Variable Length Code Unpack
Hope you've already solved Variable Length Code problem and have written a program to compress the text. Now our goal is to decompress it back.
Use the same code-table to decrypt the result of compression of some message. The most effective way is to represent the table as a binary tree with letters in the leaves and use bits of the stream to traverse this tree from the root.
To make the exercise look bit more different we use another way of representing compressed stream. It is split into
5 bits (instead of
8) and then these chunks are converted to digits of numeral system with base
one of the characters:
For example the compressed sequence:
represents the following bit stream:
00000 11100 01010 00001 00100 10111 10001 00010 01100 10000 00010 10100 01000 10000 10001 00001 10000 11000 01101 00110 00000 00100
And at the end it is just encoding of the same phrase
world of !programming (which we have seen already).
Note that the compressed stream could be padded with trailing zeroes, which anyway do not correspond to any character in the table and so could be unambiguously removed.
Input data contain a single string - very long
32-based number, representing the compressed data.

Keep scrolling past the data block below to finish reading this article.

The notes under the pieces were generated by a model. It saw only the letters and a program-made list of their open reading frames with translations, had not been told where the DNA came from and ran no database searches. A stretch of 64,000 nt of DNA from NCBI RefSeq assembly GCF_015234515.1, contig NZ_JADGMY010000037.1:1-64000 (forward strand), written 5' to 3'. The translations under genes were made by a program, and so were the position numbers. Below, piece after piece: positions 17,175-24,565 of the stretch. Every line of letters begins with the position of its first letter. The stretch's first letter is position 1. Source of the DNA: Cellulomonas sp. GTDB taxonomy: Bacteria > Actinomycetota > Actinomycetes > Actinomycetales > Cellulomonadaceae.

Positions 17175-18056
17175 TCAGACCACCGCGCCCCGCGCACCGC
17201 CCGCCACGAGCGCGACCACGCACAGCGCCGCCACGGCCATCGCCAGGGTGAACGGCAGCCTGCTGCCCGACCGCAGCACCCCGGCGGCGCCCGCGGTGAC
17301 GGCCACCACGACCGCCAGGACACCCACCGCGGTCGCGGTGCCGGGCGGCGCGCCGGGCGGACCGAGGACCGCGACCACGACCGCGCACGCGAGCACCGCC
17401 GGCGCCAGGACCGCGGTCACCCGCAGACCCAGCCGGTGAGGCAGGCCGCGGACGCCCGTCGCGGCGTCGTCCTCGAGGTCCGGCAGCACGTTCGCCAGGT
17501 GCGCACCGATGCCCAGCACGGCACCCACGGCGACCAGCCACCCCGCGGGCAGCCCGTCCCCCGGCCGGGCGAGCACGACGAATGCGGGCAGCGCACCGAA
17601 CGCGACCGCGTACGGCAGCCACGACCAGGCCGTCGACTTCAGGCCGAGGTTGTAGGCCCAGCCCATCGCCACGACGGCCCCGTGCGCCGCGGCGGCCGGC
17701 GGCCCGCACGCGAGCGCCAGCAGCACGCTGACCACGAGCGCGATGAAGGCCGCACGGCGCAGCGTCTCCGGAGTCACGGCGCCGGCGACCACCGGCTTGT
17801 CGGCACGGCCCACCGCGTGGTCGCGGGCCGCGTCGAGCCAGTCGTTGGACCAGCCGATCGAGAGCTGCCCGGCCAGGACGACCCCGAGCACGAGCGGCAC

Answer should contain the decoded text.
input data: 44TGUUM8OAIBI4Q01JI0M462KALCA0 answer: !i am a stupid !text !compressor
We encourage you to modify your solutions for both these exercises to create the tools for encoding and decoding text files (so that compressed data are written as real bytes). Since usual files contain more characters you'll need to invent some additional encoding scheme. As a simple idea you can ignore letter case (convert all to lowercase) and use exclamation mark with some letter to represent punctuation and special characters, like this:
!n - new line !d - dot !c - comma !e - exclamation mark !t - dash !q - question mark !a - quote
So the pre-conversion phase will go like:
"Was it a cat I saw?" - asked Alice, as she ran further. !awas it a cat i saw!q!a !t asked alice!c as!nshe ran further!d
Then try your tools with some long text file (some book downloaded from Project Gutenberg and compare the size of compressed and uncompressed files.
By the way, for the exercise you perhaps have used very inefficient algorithms to work with bits, but for processing large files you may want to optimize it to work faster.